Mr. K, a well-respected man from Switzerland, had sent his only son, who didn't seem really fit for anything, to be apprenticed to a well-respected master at the art academy so that he could at least learn the artistic craft. After his freshman year, the father asked the visiting son, "Tell me, what have you learned in your long absence?"
The student proudly said, "We have formed different things out of earth!" When the father heard this and saw the pitiful results, he said, "You seem really good for nothing and you want to be my son!" and sent him into Master's care for another year. When he came back to Switzerland at the end of the second year, the father asked again: "What did you learn?" and the son told him: "I made a drawing every day!" When the father heard this, he became hopeful that that the son might still go his own way and had the drawings shown to him. "They all have the same thing on them, you really aren't good for anything!" the father exclaimed and he sent him away again. After the third year, Lukas returned to Switzerland because he had now completed his training. This time, too, the father demanded information about the results of the study, and his son proudly said: "We froze water and carved sculptures out of it!" However, since the son didn't even have photographs of it and the sculptures had long since melted, the father shouted at him: "Get out of my sight you good-for-nothing and don't come back!" So Luke set off and traveled through the country. He found his first job in a pottery workshop, where he introduced himself with the words "I worked with clay for a year!". However, when he was supposed to form even vessels on the electronic potter's wheel, he failed miserably and the lumps of clay just flew through the workshop. He was chased away to loud laughter from the employees. It was only a year later that he found work again in a graphics company, where he introduced himself with the words "I worked in graphics for a year!". However, the young man was overwhelmed by the rapidly changing tasks and disappeared before his superior could throw him out. After two years of searching, during which he barely managed to keep his head above water, he found another job. In a cold store, he had to stack heavy blocks of ice for little pay. But he wasn't up to the physical work, and when his boss caught him in a corner of the cold store cutting a block of ice with a knife and making strange shapes out of it, he yelled at him and threw his tools after him. So Lukas traveled around the country for a while until one day he couldn't go any further and collapsed exhausted against a house wall. When he regained consciousness, he got up and looked around. The house where he had been lying seemed derelict and uninhabited, so he entered. "I'll settle down here!" he said to himself, "I'm tired of moving around." So he lived in the most impoverished of circumstances in the deserted house and resumed the activities that had been taught to him. It was at that time that a terrible disease swept across the country. All the work that had to be done was increasingly done by machines. People had the whole day off. They were terribly bored and didn't know what to do with themselves. Even the production and preparation of food had been taken over by machines. Interpersonal contacts, including romantic relationships, had largely been replaced by machines and artificial intelligence. People just hung around. Senseless acts of violence and outbursts of pent-up aggression became more frequent. Boredom spread like a disease across the country. The people who ruled the country also got bored and saw that things couldn't go on like this. When they happened to learn of a young man who was living aloof in an abandoned house and reportedly doing odd things all day and didn't seem to be bored one bit, they immediately sent people to fetch this man. So Lukas had to appear before the high lords and tell them about his life. After the gentlemen had convinced themselves that this young man was really not doing any meaningful work and was not suffering from boredom in the slightest, he became an adviser to the government and a beacon of hope in the fight against the great disease. Thus, on Luke's advice, a three-year education was prescribed for all people in the land, such as Luke had received. Because that also made sense to the high lords, boredom could not be overcome in one day. So schools were set up where Luke, with helpers who lent a hand, put the new measures into practice. So it happened that his father, marked by boredom, also found himself in one of the courses that were touted everywhere as a salvation. It was extremely difficult for him to find his way around, as the lessons seemed too stupid to him. His displeasure turned to anger the next day as he attended his son's award ceremony for his honorary doctorate. He didn't recognize his son after all these years, but he deeply resented the honoring of a young man who didn't seem able to do anything. So he had to watch as he was appointed Professor of Boredom in front of a huge crowd in the school auditorium and he was awarded an honorary doctorate for useless things. His yawning at the moment the certificate was awarded was applauded frenetically by the whole crowd, who had already internalized the new teaching, and the figure that Lukas folded from the certificate he had received on the spot, in front of everyone, was admired for a long time and later exhibited in a display case in the entrance area of the school. These stories quickly spread across the country and the fame of his teachings continued to grow and people came to his schools and emulated his example. In old age Luke gave up these activities himself. From then on his life was one big look and amazement.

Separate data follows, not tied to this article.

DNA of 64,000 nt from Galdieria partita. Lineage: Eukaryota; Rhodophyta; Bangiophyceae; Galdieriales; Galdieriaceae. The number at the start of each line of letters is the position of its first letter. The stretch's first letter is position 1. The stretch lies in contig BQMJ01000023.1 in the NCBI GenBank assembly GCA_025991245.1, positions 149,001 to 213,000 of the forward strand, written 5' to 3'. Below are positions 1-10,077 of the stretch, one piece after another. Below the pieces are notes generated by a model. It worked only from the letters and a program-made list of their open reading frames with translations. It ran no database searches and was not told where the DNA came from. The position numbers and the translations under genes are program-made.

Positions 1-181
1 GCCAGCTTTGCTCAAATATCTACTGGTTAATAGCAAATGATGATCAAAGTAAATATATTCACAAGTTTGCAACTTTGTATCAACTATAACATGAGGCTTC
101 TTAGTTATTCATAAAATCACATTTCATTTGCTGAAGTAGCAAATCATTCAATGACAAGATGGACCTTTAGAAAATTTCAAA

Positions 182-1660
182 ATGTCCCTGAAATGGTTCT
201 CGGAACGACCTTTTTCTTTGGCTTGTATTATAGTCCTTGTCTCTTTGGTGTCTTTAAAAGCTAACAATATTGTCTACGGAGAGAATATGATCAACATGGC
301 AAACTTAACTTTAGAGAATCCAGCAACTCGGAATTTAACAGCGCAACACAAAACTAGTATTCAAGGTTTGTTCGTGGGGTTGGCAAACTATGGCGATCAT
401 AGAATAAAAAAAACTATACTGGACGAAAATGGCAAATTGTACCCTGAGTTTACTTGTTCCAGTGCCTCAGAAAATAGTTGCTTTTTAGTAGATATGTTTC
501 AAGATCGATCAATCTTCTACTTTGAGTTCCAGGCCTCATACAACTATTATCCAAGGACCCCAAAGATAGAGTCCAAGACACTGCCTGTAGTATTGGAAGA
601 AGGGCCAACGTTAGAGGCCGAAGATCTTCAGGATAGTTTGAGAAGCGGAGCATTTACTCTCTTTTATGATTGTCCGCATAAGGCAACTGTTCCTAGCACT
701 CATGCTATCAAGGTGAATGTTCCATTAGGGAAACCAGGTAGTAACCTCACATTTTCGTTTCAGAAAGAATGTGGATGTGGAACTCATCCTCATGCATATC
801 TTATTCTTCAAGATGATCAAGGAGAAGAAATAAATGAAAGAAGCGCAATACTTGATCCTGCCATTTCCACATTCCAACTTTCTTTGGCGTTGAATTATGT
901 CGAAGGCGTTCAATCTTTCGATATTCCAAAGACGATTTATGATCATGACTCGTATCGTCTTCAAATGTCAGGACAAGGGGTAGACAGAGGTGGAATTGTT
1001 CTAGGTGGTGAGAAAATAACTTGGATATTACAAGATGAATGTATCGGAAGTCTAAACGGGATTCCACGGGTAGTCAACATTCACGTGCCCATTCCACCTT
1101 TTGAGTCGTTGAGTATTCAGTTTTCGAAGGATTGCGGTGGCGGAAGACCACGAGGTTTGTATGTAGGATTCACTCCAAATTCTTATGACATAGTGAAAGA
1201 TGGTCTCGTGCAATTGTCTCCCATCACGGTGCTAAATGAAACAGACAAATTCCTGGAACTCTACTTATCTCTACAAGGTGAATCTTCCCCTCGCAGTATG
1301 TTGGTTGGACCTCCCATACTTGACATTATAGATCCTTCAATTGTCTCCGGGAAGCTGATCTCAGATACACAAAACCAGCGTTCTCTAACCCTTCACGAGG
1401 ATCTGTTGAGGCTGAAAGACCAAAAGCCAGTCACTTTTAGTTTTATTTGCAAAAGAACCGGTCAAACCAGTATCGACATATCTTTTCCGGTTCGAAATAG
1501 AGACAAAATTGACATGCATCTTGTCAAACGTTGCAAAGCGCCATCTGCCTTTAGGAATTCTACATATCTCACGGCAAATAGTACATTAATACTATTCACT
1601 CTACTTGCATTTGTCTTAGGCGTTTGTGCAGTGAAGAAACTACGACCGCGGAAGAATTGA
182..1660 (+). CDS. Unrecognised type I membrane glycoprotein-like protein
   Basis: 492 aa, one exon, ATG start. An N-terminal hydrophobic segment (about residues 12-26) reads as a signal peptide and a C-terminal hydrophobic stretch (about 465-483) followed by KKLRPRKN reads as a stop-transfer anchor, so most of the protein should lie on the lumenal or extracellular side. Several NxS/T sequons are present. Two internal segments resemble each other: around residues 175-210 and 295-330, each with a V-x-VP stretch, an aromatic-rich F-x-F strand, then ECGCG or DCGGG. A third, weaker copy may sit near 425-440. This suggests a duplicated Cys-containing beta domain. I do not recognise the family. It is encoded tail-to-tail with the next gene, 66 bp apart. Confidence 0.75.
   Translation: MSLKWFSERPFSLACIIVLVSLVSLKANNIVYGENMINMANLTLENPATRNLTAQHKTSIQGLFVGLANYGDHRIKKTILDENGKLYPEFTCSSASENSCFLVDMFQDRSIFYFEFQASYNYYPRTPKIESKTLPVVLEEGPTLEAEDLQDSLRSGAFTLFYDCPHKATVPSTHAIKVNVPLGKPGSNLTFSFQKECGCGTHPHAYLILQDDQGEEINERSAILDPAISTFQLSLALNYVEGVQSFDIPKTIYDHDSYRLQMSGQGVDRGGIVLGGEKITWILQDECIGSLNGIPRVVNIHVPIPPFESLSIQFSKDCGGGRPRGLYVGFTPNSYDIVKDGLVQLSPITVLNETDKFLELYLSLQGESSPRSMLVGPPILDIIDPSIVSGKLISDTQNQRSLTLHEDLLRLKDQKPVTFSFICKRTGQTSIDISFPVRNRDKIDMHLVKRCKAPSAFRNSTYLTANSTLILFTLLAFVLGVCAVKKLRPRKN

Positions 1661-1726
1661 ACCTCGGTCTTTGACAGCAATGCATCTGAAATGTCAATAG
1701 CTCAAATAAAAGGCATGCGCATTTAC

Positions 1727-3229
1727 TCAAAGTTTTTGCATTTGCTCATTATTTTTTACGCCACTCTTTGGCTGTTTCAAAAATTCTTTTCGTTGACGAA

Years later, a yellowed note was found in his simple cell. There it was written in German:
Ich möchte euch einen Rat geben und mir damit denselben, zu mancher Zeit da braucht man sie - tragikomische Helden.
Gewillt sich eine Blöße zu geben und alles zu ertragen, werden sie uns, wenn die Zeit es will, um Längen überragen.
Marc von Criegern, Dusseldorf, 2023